It's been often said that music never dies. Now investors are taking notice of one other fact: Music revenues also last a darn long time.

Although still a niche market, investments in music royalties are growing, helped along by online marketplace Royalty Exchange of Denver. The company, which acts as the middleman for buyers and sellers of royalties, has raised close to $50 million in investment capital through mostly music royalties since 2016, including a $3.4 million sale of private syndicate shares last month that gave investors royalty rights to the catalog of British rock group Dire Straits.

Most bidders are individual investors who bid anywhere from a few thousand dollars to hundreds of thousands of dollars for rights to the royalty streams attached to the works of various artists, including big names such as Justin Bieber, Jay-Z and Alicia Keys. Winning bidders typically get royalty payments on a quarterly basis, with a rate of return Royalty Exchange says is often in the double digits. The longevity of the royalty rights varies. Some royalty rights are limited to 10 years, while some offers include copyright ownership, which means the payments can last for decades.

"One of the investors I talked to once told me, 'It's the only asset I can think of that has zero chance of completely going away,'" said Antony Bruno, Royalty Exchange's director of communications. "If you invest in a company, it can go bankrupt and the assets will disappear."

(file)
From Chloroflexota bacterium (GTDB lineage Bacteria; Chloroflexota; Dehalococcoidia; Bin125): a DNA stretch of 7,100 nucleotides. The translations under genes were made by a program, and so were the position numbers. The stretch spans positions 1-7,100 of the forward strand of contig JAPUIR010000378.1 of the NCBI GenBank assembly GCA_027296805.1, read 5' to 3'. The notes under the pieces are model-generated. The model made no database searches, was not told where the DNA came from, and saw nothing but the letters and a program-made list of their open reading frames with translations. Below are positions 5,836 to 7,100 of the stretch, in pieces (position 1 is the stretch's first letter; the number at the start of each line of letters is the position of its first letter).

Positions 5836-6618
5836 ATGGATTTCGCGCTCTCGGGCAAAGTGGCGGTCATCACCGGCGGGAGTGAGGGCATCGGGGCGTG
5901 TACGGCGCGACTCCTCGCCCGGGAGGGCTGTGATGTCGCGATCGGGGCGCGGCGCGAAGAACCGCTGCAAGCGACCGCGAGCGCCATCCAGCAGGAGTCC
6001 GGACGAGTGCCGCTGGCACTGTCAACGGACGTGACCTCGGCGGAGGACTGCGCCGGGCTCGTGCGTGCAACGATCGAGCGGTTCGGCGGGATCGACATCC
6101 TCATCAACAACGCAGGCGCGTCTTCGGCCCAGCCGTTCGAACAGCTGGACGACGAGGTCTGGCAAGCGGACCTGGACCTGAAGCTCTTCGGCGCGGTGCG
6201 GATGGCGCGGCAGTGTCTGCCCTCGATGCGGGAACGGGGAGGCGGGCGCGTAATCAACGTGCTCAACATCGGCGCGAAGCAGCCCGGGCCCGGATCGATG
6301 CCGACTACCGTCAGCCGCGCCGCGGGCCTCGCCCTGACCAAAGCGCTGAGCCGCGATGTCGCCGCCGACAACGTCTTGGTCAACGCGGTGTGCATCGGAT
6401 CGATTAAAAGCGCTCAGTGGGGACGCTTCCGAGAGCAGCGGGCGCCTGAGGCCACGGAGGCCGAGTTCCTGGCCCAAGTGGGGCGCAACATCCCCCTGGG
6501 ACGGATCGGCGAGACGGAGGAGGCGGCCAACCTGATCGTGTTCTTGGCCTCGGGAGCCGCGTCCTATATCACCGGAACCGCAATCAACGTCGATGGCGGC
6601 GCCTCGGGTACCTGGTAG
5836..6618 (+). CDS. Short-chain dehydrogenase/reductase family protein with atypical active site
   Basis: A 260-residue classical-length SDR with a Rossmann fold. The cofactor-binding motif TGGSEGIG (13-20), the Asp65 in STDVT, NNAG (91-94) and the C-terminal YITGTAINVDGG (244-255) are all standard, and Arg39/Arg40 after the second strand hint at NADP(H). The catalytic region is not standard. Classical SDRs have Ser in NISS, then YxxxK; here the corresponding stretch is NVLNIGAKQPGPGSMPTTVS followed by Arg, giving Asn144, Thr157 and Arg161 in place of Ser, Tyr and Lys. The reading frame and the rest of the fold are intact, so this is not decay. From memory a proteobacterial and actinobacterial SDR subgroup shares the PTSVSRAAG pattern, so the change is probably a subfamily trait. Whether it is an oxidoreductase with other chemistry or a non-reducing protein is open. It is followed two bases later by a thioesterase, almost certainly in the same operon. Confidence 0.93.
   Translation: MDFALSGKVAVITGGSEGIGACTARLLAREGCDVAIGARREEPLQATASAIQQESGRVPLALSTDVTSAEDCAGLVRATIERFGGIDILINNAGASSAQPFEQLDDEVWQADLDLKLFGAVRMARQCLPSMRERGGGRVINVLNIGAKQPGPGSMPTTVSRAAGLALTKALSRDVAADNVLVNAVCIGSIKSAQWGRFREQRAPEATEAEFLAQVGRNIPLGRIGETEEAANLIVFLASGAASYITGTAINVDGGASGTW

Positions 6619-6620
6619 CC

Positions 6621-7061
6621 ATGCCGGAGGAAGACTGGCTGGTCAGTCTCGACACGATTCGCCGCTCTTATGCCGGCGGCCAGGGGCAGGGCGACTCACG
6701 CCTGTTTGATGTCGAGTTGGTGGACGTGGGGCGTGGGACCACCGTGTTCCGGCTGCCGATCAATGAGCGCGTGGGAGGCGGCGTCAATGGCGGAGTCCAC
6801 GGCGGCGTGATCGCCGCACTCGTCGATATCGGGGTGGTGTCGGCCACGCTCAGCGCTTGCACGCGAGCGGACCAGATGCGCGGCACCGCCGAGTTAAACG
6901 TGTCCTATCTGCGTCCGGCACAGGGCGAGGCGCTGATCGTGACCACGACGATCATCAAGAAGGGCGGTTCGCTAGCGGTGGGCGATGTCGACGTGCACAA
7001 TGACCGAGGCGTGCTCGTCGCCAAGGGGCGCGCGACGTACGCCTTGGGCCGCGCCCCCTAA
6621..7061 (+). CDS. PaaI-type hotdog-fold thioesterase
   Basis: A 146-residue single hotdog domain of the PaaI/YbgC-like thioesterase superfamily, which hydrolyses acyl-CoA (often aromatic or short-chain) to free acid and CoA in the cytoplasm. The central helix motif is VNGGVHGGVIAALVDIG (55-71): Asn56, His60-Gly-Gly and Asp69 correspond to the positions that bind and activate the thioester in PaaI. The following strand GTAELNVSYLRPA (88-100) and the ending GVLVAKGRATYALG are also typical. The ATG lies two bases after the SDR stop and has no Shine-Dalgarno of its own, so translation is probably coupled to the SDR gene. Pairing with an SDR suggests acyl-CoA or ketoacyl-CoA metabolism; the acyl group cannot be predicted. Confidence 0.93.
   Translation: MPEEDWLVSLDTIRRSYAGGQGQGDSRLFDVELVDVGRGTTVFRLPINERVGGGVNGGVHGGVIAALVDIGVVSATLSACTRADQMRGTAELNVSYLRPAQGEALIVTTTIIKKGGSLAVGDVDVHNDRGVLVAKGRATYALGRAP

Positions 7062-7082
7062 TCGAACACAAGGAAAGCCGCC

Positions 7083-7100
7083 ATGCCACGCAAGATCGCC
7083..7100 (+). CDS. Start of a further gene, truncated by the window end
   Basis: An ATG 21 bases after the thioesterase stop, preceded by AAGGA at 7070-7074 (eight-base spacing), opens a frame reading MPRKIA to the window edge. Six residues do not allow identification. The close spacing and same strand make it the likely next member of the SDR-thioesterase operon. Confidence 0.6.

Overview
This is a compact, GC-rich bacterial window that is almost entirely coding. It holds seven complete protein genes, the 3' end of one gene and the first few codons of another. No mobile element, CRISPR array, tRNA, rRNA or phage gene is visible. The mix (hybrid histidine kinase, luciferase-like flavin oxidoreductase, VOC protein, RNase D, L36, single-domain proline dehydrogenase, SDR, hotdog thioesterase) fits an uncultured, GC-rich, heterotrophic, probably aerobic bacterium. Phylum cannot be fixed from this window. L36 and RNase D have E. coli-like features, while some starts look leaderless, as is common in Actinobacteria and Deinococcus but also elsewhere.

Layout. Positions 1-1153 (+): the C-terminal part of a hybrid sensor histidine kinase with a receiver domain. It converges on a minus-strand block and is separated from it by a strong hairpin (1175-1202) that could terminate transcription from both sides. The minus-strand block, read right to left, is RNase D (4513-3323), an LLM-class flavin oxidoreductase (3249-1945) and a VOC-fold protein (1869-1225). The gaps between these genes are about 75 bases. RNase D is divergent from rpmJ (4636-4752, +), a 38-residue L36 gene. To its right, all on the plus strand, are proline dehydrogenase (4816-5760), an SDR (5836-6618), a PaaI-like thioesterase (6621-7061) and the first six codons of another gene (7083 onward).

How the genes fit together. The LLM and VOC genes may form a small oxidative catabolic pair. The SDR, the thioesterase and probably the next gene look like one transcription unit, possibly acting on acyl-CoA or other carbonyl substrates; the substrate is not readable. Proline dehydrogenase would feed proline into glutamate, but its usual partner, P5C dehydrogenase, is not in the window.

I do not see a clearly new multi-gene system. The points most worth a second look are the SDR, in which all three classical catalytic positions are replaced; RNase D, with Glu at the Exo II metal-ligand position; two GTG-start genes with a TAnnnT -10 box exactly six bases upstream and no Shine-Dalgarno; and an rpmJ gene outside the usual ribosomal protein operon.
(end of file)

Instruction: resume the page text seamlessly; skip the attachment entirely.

The buying and selling of music royalty rights isn't new. But up until recently, it was strictly a closed market, with a few dominant players. Royalty Exchange, founded in 2011 and sold to its present owners in 2015, says its mission is to open up the market to all investors.

"Royalty Exchange offers a stark alternative to the shady, bullying and predatory practices that have defined the royalty business to date," the company says on its website. "Most companies offering to buy royalties are trying to get the best deal possible by paying as little as they can."

Royalty Exchange launches about three to five new auctions every week. It has more than 23,000 investors registered on its platform, with about 500 added each month, Bruno said, adding that many times the sellers of royalties are the artists themselves.

Songwriters have a tax incentive for selling. Under the Songwriter's Capital Gains Equity Act of 2006, the money songwriters make from selling all or parts of their catalogs is treated as capital gains. Royalty revenues, meanwhile, are treated as ordinary income.

"There are people whose only real assets are their royalties," he said. "Their financial security is based around how they leverage those things."

In one of the live auctions this week, for example, an owner is selling the royalty rights to a collection of songs including Grammy-winning "Empire State of Mind" by Jay-Z, a version of the song by Alicia Keys and songs by various other artists, including American Idol alum Fantasia Barrino. The listing notes that the track of "Empire State of Mind" up for auction has been used in dozens of TV series, movies and in Major League Baseball, National Football League and National Basketball Association telecasts. "Each time a past (or future) series or film airs on TV with 'Empire State of Mind,' a public performance royalty is generated," the auction listing says. "As the winner of this auction, you'll collect these public performance royalties for the song."